Tuesday, June 25, 2013

Buying Chicken from Big Brother

Welcome to "The Gods Are Bored!" It's a Brave New World we live in. Our televisions can read our minds.

Of course the flat screen needs a little assistance with that. Computer geeks to the rescue!

I read an article in the New York Times Magazine over the weekend about how a team of computer-savvy white people (mostly male) figured out how to mine the data on people who were wavering about President Obama in order to convince those people to vote for him. The idea was to spend wisely on commercial advertising. The computer team used information from Facebook (duh) and from a more widespread Nielsen-like t.v. viewing tracker. There was math and code involved. And in the process, you and I became data.

The process of marketing President Obama can be, and is being, applied to the private sector now. It works something like this:

1. You were a big fan of Kentucky Fried Chicken, but you started to put on a little weight, so you stopped going there.

2. Your favorite television show is "Rugrats" re-runs that you watch just before hitting the sack at 10:30.

3. You start seeing commercials during "Rugrats" for roasted Kentucky Fried Chicken with low-fat side dishes.

4. Since you already know where the KFC restaurant is, and you always liked the product, you find yourself returning there as a customer.

You are now data, and the numbers crunch in a way that reveals that enough KFC patrons watch "Rugrats" at 10:00 to make it worth KFC's dollar to advertise there.

The way it worked for President Obama was pretty much the same. Anyone who liked Obama's Facebook page had to open that page to all their friends, other likes, and photos. The data miners searched out friends of yours who were on the fence about Obama and then looked at what they liked. The algorithms kick in, and Obama ads get placed on "Judge Joe Brown," which is one of the shows that the computer program identified as being viewed by Obama waverers. One of the beauties of this computerized, data-driven process is that it was highly unlikely that a viewer of "Judge Joe Brown" was going to see a Romney ad in the same 30 minutes.

The people who designed this computer program for President Obama were passionate about getting him elected. Now they are equally passionate about getting customers to return to Caesar's Resorts in Las Vegas. In other words, the geeks have taken their prowess to businesses. In this case, they're trying to lure people back to gambling. Never mind that the data in this case includes people with gambling addictions who will have to see Caesar's ads during their favorite television shows. It's all about turning a buck for Caesar's.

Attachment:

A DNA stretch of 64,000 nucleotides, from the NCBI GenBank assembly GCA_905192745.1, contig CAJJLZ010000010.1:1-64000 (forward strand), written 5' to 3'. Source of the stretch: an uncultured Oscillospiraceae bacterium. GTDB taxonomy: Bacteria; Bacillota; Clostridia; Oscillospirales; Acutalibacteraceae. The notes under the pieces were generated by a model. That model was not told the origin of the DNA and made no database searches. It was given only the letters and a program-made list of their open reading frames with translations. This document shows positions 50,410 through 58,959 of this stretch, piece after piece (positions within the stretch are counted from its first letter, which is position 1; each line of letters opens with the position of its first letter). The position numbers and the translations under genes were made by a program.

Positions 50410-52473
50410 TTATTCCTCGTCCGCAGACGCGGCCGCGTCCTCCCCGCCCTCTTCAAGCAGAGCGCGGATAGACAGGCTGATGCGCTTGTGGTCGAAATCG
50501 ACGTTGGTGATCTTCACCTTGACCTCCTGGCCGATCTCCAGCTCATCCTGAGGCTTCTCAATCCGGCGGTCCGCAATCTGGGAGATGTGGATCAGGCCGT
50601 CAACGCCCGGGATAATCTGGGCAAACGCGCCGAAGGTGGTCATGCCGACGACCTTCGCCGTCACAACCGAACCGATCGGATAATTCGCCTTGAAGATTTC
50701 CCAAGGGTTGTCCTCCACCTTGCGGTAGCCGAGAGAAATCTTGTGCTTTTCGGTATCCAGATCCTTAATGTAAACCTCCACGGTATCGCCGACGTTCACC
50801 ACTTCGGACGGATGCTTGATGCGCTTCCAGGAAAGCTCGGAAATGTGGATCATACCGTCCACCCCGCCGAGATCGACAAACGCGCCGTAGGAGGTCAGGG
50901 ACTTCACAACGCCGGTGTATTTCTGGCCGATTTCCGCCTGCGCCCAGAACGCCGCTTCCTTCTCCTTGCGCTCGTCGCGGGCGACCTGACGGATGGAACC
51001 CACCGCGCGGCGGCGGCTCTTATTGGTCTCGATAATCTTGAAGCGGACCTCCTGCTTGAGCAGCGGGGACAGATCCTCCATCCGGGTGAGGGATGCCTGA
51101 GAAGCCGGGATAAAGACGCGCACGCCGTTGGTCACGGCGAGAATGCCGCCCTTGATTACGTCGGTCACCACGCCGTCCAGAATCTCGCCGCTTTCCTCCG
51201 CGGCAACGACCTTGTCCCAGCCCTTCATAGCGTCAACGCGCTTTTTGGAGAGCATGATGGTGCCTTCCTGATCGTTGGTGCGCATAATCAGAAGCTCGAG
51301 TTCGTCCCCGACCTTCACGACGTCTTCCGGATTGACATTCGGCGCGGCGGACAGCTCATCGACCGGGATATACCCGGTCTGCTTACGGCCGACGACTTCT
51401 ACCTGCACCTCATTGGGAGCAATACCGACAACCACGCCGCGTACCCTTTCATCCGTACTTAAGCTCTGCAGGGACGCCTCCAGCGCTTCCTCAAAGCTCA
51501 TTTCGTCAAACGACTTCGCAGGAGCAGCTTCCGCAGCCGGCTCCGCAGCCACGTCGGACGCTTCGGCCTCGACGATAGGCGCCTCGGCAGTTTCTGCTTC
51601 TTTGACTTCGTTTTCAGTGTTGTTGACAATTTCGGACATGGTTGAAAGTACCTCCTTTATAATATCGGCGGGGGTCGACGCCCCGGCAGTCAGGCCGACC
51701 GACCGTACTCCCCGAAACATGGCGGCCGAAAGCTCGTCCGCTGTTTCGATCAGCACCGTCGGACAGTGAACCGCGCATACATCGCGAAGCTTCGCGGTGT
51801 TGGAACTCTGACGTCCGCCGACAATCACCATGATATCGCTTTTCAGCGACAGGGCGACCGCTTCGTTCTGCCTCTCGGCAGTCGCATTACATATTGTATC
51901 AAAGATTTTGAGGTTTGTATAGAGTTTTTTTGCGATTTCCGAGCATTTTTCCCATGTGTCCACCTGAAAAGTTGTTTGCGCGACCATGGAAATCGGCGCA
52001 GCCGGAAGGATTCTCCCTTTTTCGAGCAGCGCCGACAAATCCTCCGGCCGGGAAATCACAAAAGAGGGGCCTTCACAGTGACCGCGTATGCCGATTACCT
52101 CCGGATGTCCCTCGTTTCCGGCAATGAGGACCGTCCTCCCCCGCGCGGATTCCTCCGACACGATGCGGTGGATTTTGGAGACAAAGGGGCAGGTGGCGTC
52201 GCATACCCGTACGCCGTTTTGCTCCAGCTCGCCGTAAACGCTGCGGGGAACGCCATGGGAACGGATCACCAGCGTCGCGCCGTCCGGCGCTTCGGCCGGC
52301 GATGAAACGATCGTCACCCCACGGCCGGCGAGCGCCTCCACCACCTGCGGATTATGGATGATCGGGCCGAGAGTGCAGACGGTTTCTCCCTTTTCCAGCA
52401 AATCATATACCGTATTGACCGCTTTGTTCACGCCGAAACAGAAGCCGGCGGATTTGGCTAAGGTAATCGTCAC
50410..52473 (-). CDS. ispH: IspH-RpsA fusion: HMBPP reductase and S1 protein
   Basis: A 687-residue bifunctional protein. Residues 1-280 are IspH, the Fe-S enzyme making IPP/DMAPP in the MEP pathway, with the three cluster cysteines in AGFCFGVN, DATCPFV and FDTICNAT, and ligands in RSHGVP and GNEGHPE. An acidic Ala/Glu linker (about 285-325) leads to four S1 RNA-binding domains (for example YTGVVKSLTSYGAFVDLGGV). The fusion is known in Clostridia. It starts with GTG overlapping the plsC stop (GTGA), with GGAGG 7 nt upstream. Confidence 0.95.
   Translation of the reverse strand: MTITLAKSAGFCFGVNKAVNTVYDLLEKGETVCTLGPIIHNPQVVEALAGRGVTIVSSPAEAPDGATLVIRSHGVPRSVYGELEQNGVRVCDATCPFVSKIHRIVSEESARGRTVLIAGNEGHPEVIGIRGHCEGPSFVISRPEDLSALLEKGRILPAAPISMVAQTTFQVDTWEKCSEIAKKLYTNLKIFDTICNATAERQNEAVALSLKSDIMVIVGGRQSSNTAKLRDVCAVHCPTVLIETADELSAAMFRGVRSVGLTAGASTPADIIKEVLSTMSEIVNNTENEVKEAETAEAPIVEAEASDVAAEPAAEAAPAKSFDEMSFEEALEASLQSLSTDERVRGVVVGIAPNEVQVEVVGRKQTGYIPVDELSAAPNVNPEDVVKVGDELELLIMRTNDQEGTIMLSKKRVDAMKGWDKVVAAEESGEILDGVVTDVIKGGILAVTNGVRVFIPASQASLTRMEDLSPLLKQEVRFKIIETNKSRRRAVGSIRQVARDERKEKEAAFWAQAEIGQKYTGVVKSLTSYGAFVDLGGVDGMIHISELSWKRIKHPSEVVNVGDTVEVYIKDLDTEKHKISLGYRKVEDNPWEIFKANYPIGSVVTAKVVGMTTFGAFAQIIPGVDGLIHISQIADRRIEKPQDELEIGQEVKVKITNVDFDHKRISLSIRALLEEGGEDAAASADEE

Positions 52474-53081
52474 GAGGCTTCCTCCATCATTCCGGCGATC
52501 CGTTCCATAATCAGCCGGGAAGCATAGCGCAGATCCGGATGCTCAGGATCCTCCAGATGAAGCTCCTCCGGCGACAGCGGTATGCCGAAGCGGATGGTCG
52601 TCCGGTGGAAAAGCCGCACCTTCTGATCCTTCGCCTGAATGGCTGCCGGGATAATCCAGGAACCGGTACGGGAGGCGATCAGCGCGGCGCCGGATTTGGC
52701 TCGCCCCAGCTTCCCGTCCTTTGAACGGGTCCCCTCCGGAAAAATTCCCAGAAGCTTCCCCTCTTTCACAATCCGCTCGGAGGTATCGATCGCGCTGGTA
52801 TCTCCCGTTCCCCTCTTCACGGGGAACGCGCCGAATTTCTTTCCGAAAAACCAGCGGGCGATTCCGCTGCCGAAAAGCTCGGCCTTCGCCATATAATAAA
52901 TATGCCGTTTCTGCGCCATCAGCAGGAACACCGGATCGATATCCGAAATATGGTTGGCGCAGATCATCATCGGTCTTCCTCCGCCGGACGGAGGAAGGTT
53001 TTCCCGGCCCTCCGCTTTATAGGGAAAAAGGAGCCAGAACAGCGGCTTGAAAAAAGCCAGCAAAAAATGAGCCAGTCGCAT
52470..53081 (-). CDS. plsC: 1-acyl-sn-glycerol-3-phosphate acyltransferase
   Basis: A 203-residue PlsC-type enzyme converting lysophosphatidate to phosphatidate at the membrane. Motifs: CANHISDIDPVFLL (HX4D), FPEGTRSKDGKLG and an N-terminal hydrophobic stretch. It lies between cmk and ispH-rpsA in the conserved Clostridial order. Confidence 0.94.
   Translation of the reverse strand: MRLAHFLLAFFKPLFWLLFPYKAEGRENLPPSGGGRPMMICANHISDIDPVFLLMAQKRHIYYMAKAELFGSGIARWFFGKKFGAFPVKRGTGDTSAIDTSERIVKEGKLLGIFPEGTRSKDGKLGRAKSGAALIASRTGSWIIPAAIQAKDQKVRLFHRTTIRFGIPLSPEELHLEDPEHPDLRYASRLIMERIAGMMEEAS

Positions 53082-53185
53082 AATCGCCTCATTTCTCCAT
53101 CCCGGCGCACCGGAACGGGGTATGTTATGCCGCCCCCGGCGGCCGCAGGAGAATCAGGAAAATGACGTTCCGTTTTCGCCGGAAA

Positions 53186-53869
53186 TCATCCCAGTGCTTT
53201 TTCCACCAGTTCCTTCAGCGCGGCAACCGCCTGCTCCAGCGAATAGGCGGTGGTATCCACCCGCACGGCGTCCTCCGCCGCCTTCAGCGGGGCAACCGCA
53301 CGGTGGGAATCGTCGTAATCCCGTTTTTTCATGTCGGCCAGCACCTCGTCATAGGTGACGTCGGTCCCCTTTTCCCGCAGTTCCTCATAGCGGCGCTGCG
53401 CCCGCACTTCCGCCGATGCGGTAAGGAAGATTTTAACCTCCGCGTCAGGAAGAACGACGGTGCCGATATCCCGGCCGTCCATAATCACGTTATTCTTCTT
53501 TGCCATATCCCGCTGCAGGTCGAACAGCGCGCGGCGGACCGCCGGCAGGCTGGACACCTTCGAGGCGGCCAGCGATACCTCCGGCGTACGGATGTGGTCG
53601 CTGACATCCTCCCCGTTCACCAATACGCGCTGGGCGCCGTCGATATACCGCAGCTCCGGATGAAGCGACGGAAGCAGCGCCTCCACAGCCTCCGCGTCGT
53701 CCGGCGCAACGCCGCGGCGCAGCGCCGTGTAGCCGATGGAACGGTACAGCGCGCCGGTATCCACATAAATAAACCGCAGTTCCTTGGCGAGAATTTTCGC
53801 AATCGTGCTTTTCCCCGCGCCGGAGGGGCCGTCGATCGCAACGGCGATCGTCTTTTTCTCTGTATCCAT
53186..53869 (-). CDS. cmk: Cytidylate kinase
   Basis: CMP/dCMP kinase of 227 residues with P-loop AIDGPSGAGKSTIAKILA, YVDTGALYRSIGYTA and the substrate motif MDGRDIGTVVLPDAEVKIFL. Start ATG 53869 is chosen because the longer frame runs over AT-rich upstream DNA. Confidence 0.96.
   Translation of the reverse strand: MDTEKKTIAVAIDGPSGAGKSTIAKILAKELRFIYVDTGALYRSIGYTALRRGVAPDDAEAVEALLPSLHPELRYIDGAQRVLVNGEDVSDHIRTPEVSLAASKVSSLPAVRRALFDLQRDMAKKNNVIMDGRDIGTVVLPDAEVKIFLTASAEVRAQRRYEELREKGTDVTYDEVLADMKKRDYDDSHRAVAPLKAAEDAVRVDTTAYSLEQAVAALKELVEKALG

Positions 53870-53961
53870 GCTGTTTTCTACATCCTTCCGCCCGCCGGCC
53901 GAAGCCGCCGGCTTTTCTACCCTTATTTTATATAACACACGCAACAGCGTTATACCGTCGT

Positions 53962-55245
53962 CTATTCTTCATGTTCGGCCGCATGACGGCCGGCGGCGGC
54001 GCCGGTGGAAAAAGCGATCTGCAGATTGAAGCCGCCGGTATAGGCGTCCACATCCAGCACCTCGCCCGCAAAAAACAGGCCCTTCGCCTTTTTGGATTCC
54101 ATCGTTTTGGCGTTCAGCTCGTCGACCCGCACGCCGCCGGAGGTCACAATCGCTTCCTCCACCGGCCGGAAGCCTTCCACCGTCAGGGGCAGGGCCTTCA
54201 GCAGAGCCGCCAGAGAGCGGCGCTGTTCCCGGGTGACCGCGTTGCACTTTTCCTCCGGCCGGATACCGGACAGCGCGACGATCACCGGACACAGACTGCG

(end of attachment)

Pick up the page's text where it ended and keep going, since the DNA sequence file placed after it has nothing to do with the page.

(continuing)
The only way to avoid this manipulation, which may damn well be unhealthy for you (but do they care?) is to drop off the grid. We don't want to do that, though. So let us all welcome in the 21st century, where our lives are open to scrutiny not just by the N.S.A. (which, though despicable, is at least logical), but to the vices we pay for and then try to kick.

God bless America.

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3 Comments:

At June 25, 2013 , Blogger Debra She Who Seeks said...

The other way to deal with it is simply by realizing that every ad we see or hear is a manipulative lie. Once you don't believe them, you are free. Albeit living in a cesspool of lies, but still.

 
At June 25, 2013 , Blogger Aquila ka Hecate said...

It's difficult - for me, anyway - not to get angry when watching blatant attempts at manipulation.
But I reckon Debra's right: if we can see it and we can name it, we can avoid it.
But what about the millions who either can't see it or don't want to?
I don't know. I just work here, pulling data from databases for the nefarious use of an actuary.
Love,
Terri in Joburg

 
At June 26, 2013 , Blogger Maebius said...

I also like Debra's theme. I try to remind myself that Every. Single. Ad is meant ot lure me to something commercial. (heck, we even CALL them "TV Commercials" don't we?!)

in hte other side, as a bit of a techie, the underlying idea of this data-mining is kinda neat to my brain.

It follows with a semi-unrelated theory I argue with a good friend regarding "NSA-like scrutiny". Yes, I think it's invading my privacy, but.. BUT.. like the old romanticized "Small Town community", everyone there knew everyone's business too. Much more so than you probably know your neighbors now. There was an almost sort of comfortable privacy, in the fact everyone knew your shit, and just didn't bother you about it.

Back to Ads, knowing your customers will always be the best method of selling stuff, it's just where we draw hte line in the sand between "soft/Hard sells".

 

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